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This one has been a tough one for me, because it was a factor I hadn’t considered before I started my little business. When I first started my business, lots of my friends and family followed my Instagram account and offered their support, and a lot of them also didn’t. Even though weaving has been an obvious interest of mine on my personal account for a long time, not everyone is interested in craft or weaving, and they haven’t followed my new business account or offered their best wishes. At first I took this personally, but that’s stupid, but I myself have had friends make new business pages for their music/art/writing, and I haven’t been interested enough to click a link or follow their new page, and so I would be a hypocrite if I was personally offended by that. I’ve also had friends/friends of friends who have expected me to make them something for free just because I’m a new and very small business, and while I understand that not everyone will realise the amount of time, resourced and hard-work go into making my wall-hangings, it’s an awkward situation I wasn’t prepared for. I’ve also had to go through the awkwardness of people saying they want me to make them something and then just losing interest or changing their mind, and again this is not a personal attack on me or my work, it’s just a case of people being busy and not understanding that your business is a legit business that you want to be successful.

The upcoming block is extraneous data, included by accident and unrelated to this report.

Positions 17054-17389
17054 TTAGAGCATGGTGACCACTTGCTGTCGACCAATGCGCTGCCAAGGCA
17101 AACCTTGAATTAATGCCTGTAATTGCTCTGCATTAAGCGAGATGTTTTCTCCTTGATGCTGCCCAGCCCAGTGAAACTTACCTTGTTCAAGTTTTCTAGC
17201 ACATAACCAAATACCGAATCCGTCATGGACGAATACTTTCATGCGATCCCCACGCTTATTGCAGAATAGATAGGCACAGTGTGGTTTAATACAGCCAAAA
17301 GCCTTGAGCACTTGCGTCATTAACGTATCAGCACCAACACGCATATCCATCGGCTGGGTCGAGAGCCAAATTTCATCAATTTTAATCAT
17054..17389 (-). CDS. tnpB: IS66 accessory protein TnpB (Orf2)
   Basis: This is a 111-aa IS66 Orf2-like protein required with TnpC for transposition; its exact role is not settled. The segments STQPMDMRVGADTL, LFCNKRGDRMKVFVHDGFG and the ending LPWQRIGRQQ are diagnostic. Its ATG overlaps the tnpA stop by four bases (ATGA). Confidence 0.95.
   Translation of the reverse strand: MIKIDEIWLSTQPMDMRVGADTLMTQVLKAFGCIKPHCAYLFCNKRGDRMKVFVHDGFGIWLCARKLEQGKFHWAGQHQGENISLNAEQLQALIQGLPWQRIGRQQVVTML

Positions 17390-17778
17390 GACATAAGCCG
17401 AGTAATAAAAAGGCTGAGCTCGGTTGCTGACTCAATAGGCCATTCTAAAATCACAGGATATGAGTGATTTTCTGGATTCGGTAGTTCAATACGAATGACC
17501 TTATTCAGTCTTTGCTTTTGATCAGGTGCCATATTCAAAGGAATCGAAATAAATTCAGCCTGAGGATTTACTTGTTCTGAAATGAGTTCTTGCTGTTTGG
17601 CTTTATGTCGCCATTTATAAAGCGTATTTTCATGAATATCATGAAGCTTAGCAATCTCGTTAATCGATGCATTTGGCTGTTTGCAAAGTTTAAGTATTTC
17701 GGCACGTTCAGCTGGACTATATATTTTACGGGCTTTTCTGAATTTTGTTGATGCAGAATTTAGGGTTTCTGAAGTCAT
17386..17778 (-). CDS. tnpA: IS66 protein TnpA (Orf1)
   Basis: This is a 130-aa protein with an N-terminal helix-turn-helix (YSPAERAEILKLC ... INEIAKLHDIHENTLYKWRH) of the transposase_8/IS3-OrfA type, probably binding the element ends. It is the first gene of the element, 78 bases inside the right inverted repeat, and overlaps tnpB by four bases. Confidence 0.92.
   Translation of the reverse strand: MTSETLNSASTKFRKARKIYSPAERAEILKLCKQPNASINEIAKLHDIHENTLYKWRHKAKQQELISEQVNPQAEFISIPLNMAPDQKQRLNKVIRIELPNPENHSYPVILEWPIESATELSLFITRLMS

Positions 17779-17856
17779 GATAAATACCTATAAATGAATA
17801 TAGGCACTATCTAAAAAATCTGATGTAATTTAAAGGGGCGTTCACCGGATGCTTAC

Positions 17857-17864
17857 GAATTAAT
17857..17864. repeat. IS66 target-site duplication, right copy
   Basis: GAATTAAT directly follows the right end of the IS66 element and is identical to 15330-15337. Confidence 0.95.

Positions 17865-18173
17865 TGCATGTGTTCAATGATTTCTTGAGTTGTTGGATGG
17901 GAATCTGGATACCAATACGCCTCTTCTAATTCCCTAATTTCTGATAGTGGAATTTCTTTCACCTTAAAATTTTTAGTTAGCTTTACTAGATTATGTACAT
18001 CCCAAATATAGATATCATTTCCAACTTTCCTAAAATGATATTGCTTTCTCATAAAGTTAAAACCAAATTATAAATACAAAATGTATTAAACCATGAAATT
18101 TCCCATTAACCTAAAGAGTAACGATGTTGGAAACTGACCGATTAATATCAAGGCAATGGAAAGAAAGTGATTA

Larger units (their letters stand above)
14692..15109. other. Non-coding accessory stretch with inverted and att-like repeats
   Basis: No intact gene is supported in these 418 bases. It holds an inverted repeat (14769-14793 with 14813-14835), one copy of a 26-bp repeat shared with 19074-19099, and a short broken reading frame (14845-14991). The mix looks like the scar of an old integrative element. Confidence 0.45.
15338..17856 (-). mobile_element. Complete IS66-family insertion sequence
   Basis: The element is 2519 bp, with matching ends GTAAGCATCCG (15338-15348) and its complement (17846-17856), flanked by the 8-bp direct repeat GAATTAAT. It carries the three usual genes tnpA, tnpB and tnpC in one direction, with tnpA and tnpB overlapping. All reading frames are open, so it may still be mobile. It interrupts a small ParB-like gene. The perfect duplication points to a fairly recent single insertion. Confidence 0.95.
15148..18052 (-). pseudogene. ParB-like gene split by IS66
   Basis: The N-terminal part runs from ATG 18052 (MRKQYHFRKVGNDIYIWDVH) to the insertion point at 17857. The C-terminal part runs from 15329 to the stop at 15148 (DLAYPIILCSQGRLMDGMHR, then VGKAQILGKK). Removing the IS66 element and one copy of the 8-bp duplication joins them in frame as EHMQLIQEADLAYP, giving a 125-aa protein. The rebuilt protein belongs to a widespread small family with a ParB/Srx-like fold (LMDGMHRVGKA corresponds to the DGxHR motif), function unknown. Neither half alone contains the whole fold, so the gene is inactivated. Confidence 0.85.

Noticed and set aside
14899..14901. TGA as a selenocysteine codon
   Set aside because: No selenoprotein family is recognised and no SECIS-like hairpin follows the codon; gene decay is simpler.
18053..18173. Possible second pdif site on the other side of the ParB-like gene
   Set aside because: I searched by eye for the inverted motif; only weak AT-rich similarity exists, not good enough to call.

4) Being self-motivated is very hard